An interesting engineering exercise were all the data available.
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  5. #35
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    Quote Originally Posted by csl177 View Post
    Yes, Kitdy. Comparing top speed & lap times this way is specious at best, and not just because the cars and tracks are configured differently. It shouldn't diminish the extraordinary performance of those great machines, but the argument is apples V. oranges. A more constructive comparo would involve measureable differences in aero, downforce, lateral grip, mass/hp, gearing/wheel size, etc., etc.

    An interesting engineering exercise were all the data available.
    But then again no.
    As the Le Mans regulation has been through a lot of changes the last 20 years, which makes it hard to compare the cars directly on specs.

    ex. you can't compare the Sauber C11 with the Peugeot 905, as the 905 ran 3.5L regulation where as the C11 ran the old Group C regulation with restrictions.

    It's the same today, as you can't compare the R15 with the R10 (if it wasn't for the 908 as a measuring point).

    The Same in F1, where you can't compare the V10 cars with the V8's and the "Clean Aero" V8's

    In motorsport it's hard to put forth hard data on improvement because of the continuing development of regulation.
    All you can do is coming with good guesses, as of course, technology progresses.

  6. #36
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    Thanks Brix, you helped make my point even clearer.
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    '63 BMW 700 Cabriolet
    '72 BMW 3.0CSL
    '72 BMW 3.0CSA
    '70 914/6 GT

  7. #37
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    The Laptime set by those 400+ kph Group C cars though, on a track without chicane, is still not that much faster than a modern car with chicane, lower top speed, and a twistier track....

    Pole time in 1971: 3:13.9/250.06 km/h avg Porsche 917 LH(No Chicane, no Porsche Curves, no restrictor, different Dunlop Bridge section)
    Pole time in 1989: 3:15.6/250.16 km/h avg Porsche 962C(No Chicane, no restrictor, different Dunlop bridge section, qualifying tire)*

    Pole time in 1992: 3:21.2/243.32 km/h avg (3.5L formula, no restrictor, lighter min weight, Different Dunlop Bridge Section, qualifying tire)
    Pole time in 2008: 3:18.5/247.16 km/h avg Peugeot 908

    *Fastest lap avg speed wise ever at Le Mans.


    Not to mention they broke the all time distance record(1971, 24 hrs avg speed @ 222.3 km/h) this year, for I believe all top 3 cars....(Winning car: #1 Audi, 225.2 km/h, over 24 hours, for reference, thats faster than the Dauer Porsche's fastest lap during qualifying in 1994). The current cars also do their qualifying run on race tire...its not unusual for Group C car to be much slower in the race, where as the Peugeot/Audi in the last 3 years been able to run withing 1% of their qualifying pace in their fastest race lap.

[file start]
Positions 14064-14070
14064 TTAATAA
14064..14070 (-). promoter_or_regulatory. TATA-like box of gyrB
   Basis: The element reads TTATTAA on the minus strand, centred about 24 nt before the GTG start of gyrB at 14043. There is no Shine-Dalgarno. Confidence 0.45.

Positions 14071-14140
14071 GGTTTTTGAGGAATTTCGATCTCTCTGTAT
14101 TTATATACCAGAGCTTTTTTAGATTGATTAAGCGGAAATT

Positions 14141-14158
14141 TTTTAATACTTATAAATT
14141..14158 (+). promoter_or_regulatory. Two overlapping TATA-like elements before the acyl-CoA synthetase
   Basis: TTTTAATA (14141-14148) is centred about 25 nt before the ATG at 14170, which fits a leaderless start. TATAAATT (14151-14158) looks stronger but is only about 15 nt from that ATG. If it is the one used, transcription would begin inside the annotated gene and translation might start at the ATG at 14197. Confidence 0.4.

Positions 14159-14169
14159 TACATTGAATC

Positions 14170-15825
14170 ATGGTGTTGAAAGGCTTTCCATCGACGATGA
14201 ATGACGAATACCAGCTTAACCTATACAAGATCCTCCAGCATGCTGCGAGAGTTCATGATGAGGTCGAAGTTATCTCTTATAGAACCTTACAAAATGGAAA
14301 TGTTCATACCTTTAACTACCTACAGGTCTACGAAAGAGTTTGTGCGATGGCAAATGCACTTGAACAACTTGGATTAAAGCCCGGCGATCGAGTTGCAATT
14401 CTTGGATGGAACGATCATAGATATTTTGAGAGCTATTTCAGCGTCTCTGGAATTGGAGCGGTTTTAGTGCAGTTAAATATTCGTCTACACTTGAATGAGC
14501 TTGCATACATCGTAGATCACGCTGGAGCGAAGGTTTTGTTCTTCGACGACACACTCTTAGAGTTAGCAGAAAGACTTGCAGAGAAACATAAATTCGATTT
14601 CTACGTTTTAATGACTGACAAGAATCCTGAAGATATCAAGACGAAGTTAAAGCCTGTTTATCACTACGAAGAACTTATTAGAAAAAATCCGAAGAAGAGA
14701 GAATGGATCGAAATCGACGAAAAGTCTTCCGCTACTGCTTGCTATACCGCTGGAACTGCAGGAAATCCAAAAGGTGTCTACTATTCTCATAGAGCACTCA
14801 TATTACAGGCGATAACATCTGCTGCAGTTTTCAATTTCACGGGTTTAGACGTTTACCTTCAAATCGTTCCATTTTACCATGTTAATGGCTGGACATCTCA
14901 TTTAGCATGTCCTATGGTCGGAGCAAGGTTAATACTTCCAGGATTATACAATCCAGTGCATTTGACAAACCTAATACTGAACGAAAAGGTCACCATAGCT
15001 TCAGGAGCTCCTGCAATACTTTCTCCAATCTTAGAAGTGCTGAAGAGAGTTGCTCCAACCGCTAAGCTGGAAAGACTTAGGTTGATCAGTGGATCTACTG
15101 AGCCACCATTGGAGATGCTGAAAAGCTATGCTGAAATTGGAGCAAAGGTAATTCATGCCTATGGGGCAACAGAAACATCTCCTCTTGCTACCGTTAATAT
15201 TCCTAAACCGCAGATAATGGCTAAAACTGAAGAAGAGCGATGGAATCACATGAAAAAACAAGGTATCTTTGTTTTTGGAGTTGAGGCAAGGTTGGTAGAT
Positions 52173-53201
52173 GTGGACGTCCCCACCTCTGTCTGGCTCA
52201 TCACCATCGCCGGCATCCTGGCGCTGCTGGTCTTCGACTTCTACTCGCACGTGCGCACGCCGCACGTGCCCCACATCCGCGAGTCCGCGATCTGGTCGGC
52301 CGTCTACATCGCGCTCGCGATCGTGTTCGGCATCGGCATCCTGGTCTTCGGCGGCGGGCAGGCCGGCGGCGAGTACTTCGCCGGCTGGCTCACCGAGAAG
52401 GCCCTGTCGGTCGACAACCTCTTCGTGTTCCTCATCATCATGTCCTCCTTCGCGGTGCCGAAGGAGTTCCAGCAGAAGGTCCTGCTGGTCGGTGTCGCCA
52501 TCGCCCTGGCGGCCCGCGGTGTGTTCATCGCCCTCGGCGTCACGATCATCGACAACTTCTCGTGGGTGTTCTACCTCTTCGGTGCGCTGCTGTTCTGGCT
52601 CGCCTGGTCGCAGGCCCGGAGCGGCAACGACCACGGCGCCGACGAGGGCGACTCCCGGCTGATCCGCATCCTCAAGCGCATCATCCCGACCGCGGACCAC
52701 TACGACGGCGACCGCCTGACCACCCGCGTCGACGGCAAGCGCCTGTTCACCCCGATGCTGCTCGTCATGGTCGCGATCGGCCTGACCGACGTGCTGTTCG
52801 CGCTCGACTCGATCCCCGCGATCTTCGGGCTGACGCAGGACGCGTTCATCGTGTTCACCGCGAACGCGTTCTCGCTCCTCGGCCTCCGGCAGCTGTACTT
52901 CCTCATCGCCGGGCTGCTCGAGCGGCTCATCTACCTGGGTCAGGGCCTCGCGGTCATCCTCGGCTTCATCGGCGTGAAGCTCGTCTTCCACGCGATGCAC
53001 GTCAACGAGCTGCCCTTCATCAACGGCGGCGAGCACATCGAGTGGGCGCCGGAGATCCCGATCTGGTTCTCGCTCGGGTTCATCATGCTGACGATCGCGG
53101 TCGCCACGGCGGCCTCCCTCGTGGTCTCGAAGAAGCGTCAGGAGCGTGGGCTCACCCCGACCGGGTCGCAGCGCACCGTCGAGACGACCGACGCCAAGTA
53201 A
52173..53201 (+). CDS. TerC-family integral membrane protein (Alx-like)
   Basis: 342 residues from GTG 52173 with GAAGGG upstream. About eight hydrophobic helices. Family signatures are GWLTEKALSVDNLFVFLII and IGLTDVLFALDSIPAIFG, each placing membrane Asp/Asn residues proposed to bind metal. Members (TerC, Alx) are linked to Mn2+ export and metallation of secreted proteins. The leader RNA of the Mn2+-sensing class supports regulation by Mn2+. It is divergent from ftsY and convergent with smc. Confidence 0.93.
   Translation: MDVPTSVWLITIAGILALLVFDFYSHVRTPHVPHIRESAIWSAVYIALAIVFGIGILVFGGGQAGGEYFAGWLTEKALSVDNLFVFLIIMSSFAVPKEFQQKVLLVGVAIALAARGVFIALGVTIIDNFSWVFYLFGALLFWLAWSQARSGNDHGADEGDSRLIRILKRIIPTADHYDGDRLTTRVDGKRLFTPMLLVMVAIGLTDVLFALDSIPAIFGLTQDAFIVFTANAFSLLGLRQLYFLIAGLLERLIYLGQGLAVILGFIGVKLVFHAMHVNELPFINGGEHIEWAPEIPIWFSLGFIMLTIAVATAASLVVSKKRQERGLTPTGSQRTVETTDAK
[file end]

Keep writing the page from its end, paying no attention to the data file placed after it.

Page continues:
Last edited by RacingManiac; 09-30-2010 at 08:03 AM.
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  8. #38
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    Quote Originally Posted by KillKevsCorsas View Post
    1989 - Mercedes-Benz Sauber C9
    1991 - Mazda 787B
    1992 - Peugeot 905
    1993 - Peugeot 905
    1994 - Dauer/Porsche 962C
    1999 - BMW V12 LMR
    2003 - Bentley EXP Speed 8
    2007 - Audi R10 TDi
    2008 - Audi R10 TDi
    2009 - Audi R10 TDi
    2010 - Peugeot 908 HDi FAP
    2009 - Peugeot 908 HDi FAP
    2010 - Audi R15 TDi Plus


  9. #39
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    Quote Originally Posted by RacingManiac View Post
    The Laptime set by those 400+ kph Group C cars though, on a track without chicane, is still not that much faster than a modern car with chicane, lower top speed, and a twistier track....

    Pole time in 1971: 3:13.9/250.06 km/h avg Porsche 917 LH(No Chicane, no Porsche Curves, no restrictor, different Dunlop Bridge section)
    Pole time in 1989: 3:15.6/250.16 km/h avg Porsche 962C(No Chicane, no restrictor, different Dunlop bridge section, qualifying tire)*

    Pole time in 1992: 3:21.2/243.32 km/h avg (3.5L formula, no restrictor, lighter min weight, Different Dunlop Bridge Section, qualifying tire)
    Pole time in 2008: 3:18.5/247.16 km/h avg Peugeot 908

    *Fastest lap avg speed wise ever at Le Mans.


    Not to mention they broke the all time distance record(1971, 24 hrs avg speed @ 222.3 km/h) this year, for I believe all top 3 cars....(Winning car: #1 Audi, 225.2 km/h, over 24 hours, for reference, thats faster than the Dauer Porsche's fastest lap during qualifying in 1994). The current cars also do their qualifying run on race tire...its not unusual for Group C car to be much slower in the race, where as the Peugeot/Audi in the last 3 years been able to run withing 1% of their qualifying pace in their fastest race lap.
    But from that you can still not make a prober comparison, as there is still regulation changes between 1971 and 1982, especially concerning safety.
    La Sarthe has undergone small changes every single year, changes which can differ with 1-3 seconds a lap, a year.

    The problem is simply that there is too many unknown factors which plays in when you compare lap times. Yes, you can see that some development has happened, but you can't say how much.

    There is no way ever to truly compare the cars as they are all build for different versions of La Sarthe, under different regulations.